Stereotypes of British people are found in several cultures. Some are false, while others have some truth to them.
Both historically and in the present day, the British have often been associated with good manners by many people around the world, similar to Canadians.
British humour is well known for its use of sarcasm, dark comedy, and irony. Monty Python was a famous British comedic group and some of the most highly regarded television comedies, such as Fawlty Towers and Mr. Bean, are British.
Drinking tea is seen as a key part of British culture. Originally introduced as a luxury product in the 17th century, cheap imports from colonial India allowed its consumption to significantly increase during the second half of the 19th century. Today it remains a massively popular beverage. One survey of British adults from 2017 found that almost 75% of people who drank tea daily had at least two cups a day. Research from a similar time showed that the UK had the 12th largest tea consumption per capita in the world. Other hot drinks, especially coffee, have become extremely popular.
The British are often seen as reserved and unemotional. This perspective has been bolstered by popular British phrases such as "stiff upper lip", which means displaying an emotionless and determined exterior in the face of hardship; "keep calm and carry on", which was taken from a motivational poster produced by the UK government in preparation for World War II; and "always look on the bright side of life", which was lifted from a popular Monty Python comedy song about persevering in the most dire situations.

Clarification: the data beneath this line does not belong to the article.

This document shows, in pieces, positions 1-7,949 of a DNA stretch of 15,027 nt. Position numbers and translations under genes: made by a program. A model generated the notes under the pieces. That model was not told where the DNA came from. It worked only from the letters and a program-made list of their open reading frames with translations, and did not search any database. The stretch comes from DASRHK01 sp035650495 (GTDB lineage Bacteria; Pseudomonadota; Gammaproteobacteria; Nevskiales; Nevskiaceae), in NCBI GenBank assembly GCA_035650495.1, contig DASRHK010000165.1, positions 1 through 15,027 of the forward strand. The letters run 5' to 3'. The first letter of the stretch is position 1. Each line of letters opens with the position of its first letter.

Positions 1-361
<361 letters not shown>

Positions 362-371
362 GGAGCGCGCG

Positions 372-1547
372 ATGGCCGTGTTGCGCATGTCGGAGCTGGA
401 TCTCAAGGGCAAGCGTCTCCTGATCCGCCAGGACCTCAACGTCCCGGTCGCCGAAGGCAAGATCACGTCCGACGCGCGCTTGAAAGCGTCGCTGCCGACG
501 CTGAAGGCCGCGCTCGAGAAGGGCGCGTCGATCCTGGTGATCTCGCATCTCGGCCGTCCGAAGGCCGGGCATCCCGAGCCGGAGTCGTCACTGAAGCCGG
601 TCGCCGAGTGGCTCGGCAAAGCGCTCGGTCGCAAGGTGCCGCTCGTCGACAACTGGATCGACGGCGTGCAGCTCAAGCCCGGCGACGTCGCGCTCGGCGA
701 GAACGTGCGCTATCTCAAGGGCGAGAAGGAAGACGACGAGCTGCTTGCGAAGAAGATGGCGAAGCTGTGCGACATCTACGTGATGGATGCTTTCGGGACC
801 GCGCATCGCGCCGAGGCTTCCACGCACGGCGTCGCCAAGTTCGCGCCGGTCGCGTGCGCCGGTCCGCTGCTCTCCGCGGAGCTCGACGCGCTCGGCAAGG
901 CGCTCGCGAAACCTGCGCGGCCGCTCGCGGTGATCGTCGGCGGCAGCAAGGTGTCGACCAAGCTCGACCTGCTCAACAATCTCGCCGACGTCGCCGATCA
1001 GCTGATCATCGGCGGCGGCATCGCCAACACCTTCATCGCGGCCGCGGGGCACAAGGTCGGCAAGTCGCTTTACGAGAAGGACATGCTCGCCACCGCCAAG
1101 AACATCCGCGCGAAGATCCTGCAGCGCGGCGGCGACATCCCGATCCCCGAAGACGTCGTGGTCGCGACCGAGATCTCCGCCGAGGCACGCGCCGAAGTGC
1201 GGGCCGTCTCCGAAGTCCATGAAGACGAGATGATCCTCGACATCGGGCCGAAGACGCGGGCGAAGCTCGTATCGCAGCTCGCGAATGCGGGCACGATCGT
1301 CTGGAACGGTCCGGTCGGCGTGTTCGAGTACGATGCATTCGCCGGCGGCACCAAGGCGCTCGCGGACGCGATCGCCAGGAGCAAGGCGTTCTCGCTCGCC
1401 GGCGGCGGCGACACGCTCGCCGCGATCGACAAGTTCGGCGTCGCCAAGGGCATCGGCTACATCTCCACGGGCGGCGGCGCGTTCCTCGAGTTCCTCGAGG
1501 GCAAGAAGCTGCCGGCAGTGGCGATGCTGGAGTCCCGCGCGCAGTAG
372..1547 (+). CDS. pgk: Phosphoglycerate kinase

The weather in the United Kingdom is often seen as being poor and mostly consisting of cold air, heavy rain, clouds, and fog. The weather is actually mild most of the time, but prone to large changes at short notice. In recent years, climate change has caused the UK's weather to become more extreme with incidents such as heat waves, snow storms, and massive flooding occurring more frequently.
Americans often joke about the British having bad teeth. This stereotype appears to stem from a particularly American view of dental health in which artificially straightened and whitened teeth (sometimes referred to as "Hollywood teeth") are the healthiest, but this primarily affects only the outer appearance of teeth and some evidence has shown that artificial whitening actually has a negative effect on dental health. In reality, British teeth have been ranked as the fifth healthiest in the world, with American teeth behind in ninth place.
Jokes are often told about British food being either poor quality or inedible. Historically, British cuisine was generally fairly bland since around the post-World War II period, but globalisation and mass immigration have caused it to become significantly more diverse.
There is a common stereotype that the British are only able to speak English. This has some truth to it, as (like in many English-speaking countries) levels of bilingualism are relatively low. Additionally, the number of people who speak a language other than English as their first language is reasonably low, especially among those who were born in the UK—even among those with immediate immigrant ancestry. However, most British schoolchildren receive at least a few years of compulsory Spanish or French lessons. This used to happen during the first years of high school, but teaching foreign languages at an earlier age has been viewed as increasingly important.
In some tourist-heavy European countries such as Cyprus, Greece, and Spain, British holidaymakers are closely associated with anti-social and violent behaviour, usually related to binge drinking. Like Americans, British tourists have also been stereotyped as preferring to shout and talk slower in English when interacting with foreigners instead of making an effort to use the local language (see "monolingualism" above).